ABSTRACT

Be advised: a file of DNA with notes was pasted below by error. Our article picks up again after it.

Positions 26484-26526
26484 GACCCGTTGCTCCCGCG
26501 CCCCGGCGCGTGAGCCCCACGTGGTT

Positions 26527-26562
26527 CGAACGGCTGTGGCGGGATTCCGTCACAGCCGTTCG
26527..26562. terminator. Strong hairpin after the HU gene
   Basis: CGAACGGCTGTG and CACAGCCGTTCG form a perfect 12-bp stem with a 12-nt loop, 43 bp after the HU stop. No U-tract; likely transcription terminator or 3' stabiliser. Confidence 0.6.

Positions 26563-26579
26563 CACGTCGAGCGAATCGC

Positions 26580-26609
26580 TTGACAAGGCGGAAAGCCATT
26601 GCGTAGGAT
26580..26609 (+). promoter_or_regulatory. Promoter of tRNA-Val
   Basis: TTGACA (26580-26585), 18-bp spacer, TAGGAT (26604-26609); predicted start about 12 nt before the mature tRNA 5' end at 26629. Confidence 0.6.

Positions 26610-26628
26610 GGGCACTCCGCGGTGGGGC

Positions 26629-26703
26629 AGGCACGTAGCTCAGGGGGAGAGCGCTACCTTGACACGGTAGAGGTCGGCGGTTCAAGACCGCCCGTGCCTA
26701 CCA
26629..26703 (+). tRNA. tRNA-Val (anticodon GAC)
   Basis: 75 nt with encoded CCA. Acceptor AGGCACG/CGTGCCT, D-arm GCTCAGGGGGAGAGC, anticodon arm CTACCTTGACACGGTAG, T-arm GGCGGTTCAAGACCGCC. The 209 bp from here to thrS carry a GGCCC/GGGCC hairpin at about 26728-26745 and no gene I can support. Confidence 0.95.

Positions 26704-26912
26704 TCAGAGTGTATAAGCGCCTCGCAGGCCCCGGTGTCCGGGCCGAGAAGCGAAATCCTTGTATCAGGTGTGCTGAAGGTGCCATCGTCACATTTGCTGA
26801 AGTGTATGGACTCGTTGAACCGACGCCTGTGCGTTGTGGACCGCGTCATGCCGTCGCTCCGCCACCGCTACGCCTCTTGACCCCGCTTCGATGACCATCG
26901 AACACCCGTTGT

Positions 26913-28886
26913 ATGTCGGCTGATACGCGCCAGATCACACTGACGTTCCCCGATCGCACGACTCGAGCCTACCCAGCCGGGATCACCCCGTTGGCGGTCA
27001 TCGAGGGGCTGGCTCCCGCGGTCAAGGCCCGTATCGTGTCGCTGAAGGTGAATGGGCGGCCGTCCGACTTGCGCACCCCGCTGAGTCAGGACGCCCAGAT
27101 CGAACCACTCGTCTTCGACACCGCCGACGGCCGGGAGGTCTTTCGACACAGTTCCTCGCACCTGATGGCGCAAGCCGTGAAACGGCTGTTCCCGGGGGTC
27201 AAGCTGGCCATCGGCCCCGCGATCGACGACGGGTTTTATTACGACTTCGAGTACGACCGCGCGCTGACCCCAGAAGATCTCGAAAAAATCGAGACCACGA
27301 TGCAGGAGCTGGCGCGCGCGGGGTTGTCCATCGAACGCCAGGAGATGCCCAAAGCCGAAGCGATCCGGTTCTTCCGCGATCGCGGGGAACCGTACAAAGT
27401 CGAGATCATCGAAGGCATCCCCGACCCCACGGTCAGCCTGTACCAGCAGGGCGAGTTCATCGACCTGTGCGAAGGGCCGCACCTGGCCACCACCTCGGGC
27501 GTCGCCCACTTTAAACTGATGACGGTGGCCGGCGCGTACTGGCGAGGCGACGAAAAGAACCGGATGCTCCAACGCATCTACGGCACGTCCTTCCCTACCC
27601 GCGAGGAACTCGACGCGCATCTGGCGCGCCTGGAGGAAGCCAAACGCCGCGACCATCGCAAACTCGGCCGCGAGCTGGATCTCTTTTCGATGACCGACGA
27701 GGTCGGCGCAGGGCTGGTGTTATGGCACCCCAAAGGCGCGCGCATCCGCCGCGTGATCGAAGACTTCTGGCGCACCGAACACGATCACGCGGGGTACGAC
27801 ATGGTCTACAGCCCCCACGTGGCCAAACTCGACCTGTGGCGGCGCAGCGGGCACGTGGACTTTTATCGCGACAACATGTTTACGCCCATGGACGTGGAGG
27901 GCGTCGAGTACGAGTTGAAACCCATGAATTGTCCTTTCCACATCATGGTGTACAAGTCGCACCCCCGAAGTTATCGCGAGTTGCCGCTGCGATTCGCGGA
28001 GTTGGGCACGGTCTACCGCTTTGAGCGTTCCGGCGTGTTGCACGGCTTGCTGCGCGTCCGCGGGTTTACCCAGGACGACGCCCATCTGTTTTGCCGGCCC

In the early morning of 4 October 2010, a loud noise was heard and shaking was felt in a rural area north of Menominee, Michigan. Within a day, residents discovered what we now identify as a “pop‐up” feature; due to the extensional crack along its crest, it has become known as the Menominee Crack. Within a few days, physical observations were made, and an additional geophysical survey was conducted in 2013 to further investigate the origin of the crack and associated ridge. An autoleveling and seismic refraction survey performed at the site revealed a bedrock layer approximately 2 m underneath the glacial till and also found a significant difference in bedrock velocities observed parallel and perpendicular to the crack. Modeling of a fractured limestone, assuming the seismic raypaths cross fractures in one direction but not in the other, is consistent with these velocities. The origin of the feature remains unknown. Glacial unloading was complete many thousands of years ago, and no significant removal of overburden occurred in recent years, although the occurrence and timing of the removal of a large tree may be more than coincidental.

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